Dude, my experience was nothing like yours. I helped setup an NAD M12 with the BluOS card (identical software) and had only minor problems in setup. The library is stored on a Vortexbox and the majority of tracks were ripped by that particular votexbox but there is plenty of purchased hi-res stuff on there too. I had a few hickups with indexing the library because a few playlists had characters that were either Cyrillic or Asian (perhaps beyond normal ASCII range?) Once I got those figured out with the assistance of the online support guys it built the index and worked flawlessly. The other comment I would make is that the bluOS support guys were very responsive even around the holidays. Emails were replied to usually within 2 hours, or by the next morning at the longest. But your complaints of losing playlists and metadata weren't an issue at all. If this is your experience then something went very wrong. Technical problems only frustrated me for a few hours in total. I am coming from a Squeezebox so I was expecting some frustration but was actually pleasantly surprised by how slick the thing worked.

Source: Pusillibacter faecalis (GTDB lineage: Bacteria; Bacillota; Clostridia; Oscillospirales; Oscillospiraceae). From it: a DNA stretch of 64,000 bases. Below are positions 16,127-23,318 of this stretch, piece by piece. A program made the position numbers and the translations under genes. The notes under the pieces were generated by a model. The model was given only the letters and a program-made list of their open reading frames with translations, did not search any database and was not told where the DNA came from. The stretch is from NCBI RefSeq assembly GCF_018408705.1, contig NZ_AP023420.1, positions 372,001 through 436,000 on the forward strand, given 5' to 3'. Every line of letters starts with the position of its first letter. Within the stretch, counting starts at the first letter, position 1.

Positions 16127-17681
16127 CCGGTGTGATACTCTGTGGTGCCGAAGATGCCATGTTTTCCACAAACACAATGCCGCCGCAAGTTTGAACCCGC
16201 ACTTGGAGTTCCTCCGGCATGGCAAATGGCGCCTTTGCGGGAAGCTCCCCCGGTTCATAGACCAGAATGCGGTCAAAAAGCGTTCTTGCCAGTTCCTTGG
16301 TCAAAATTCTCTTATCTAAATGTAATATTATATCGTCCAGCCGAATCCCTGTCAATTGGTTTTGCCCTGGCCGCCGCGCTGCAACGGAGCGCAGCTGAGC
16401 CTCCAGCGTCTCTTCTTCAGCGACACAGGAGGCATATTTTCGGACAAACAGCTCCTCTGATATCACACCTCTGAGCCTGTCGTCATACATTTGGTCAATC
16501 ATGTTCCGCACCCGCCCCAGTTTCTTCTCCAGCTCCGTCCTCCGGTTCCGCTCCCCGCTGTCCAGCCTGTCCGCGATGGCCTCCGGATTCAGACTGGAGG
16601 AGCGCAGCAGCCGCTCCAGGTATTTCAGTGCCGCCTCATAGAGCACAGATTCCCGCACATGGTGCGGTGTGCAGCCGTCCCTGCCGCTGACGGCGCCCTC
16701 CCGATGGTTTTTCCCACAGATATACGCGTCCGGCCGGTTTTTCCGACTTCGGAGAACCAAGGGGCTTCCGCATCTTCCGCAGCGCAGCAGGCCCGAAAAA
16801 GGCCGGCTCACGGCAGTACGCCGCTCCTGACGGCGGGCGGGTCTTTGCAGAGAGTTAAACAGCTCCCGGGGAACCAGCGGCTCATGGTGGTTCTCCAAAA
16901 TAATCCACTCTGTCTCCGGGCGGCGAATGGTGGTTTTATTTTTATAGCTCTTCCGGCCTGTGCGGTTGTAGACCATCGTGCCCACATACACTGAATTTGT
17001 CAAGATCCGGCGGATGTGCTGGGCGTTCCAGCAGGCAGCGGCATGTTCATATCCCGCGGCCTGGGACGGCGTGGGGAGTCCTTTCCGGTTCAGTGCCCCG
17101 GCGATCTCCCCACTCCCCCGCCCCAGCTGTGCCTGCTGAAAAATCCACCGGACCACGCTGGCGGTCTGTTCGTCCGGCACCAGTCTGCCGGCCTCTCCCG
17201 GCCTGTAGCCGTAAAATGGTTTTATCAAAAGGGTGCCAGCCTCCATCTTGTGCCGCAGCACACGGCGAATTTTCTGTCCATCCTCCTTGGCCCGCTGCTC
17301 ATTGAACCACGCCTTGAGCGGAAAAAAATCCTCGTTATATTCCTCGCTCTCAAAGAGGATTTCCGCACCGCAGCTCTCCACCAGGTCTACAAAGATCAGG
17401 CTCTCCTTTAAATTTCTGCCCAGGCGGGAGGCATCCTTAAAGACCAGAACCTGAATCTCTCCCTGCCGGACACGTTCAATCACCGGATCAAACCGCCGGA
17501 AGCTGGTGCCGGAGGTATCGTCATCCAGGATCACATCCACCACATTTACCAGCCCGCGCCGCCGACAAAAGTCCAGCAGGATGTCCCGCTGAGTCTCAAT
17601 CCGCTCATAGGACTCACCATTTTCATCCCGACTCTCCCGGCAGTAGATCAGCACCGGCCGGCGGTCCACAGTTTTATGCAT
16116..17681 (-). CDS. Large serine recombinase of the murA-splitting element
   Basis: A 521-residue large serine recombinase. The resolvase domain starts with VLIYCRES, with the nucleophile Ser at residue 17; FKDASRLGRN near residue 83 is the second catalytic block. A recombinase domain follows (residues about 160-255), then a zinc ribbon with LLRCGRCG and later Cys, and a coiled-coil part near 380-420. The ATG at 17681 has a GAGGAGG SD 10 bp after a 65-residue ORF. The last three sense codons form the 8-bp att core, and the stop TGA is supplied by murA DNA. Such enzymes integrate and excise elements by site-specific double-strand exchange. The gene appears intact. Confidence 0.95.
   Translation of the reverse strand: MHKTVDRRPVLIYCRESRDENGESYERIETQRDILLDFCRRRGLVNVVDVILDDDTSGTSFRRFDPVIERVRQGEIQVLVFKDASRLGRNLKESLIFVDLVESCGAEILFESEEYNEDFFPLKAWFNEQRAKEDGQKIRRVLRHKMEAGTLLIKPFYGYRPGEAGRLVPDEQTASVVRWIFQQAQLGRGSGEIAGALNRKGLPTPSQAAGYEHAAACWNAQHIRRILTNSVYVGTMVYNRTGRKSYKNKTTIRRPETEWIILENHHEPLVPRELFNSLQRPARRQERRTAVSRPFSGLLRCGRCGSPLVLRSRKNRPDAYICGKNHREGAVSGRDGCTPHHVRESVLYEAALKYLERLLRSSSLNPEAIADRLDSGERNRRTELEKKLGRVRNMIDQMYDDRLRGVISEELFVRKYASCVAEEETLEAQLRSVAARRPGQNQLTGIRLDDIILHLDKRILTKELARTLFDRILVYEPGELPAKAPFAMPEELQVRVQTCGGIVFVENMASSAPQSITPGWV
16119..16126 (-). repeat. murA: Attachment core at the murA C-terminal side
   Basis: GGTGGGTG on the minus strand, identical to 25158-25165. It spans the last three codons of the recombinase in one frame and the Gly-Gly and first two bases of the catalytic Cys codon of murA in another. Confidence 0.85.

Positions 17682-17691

Roon ->allo Sparky-USBridge w/ SBooster 5V LPS-> Kii Control -> Kii Three

Roon->BMC UltraDAC->Mr Speakers Aeon Flow Open

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Like a few others on here I'm looking to replace my squeezeboxes and this looks a very good candidate. I have a Sqzbx Classic, Boom and Touch and they all seem to be a good health - I'm more interested in the Vault at this stage in the hope that it will get rid of the glitches that my computer seems to occaisionally deliver when playing through my SQZBXs and my question is will they all play nicely together? Apprecaite any comments help anyone can give.